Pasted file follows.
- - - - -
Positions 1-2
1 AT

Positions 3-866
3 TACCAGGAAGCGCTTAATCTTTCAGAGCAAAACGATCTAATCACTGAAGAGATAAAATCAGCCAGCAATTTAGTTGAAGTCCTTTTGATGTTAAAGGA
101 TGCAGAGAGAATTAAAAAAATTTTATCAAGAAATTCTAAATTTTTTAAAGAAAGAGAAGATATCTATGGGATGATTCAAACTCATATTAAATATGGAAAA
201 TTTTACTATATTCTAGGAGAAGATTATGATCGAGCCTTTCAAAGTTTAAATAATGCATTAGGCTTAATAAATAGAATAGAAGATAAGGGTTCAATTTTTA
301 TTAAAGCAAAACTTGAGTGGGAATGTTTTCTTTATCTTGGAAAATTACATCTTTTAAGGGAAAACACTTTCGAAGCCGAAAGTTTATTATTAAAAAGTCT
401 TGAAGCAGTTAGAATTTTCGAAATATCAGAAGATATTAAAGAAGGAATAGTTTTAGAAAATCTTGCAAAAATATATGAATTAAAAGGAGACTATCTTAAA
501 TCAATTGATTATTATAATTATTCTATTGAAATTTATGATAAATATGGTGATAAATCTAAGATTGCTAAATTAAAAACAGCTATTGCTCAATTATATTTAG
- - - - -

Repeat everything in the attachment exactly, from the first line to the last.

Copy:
Positions 1-2
1 AT

Positions 3-866
3 TACCAGGAAGCGCTTAATCTTTCAGAGCAAAACGATCTAATCACTGAAGAGATAAAATCAGCCAGCAATTTAGTTGAAGTCCTTTTGATGTTAAAGGA
101 TGCAGAGAGAATTAAAAAAATTTTATCAAGAAATTCTAAATTTTTTAAAGAAAGAGAAGATATCTATGGGATGATTCAAACTCATATTAAATATGGAAAA
201 TTTTACTATATTCTAGGAGAAGATTATGATCGAGCCTTTCAAAGTTTAAATAATGCATTAGGCTTAATAAATAGAATAGAAGATAAGGGTTCAATTTTTA
301 TTAAAGCAAAACTTGAGTGGGAATGTTTTCTTTATCTTGGAAAATTACATCTTTTAAGGGAAAACACTTTCGAAGCCGAAAGTTTATTATTAAAAAGTCT
401 TGAAGCAGTTAGAATTTTCGAAATATCAGAAGATATTAAAGAAGGAATAGTTTTAGAAAATCTTGCAAAAATATATGAATTAAAAGGAGACTATCTTAAA
501 TCAATTGATTATTATAATTATTCTATTGAAATTTATGATAAATATGGTGATAAATCTAAGATTGCTAAATTAAAAACAGCTATTGCTCAATTATATTTAG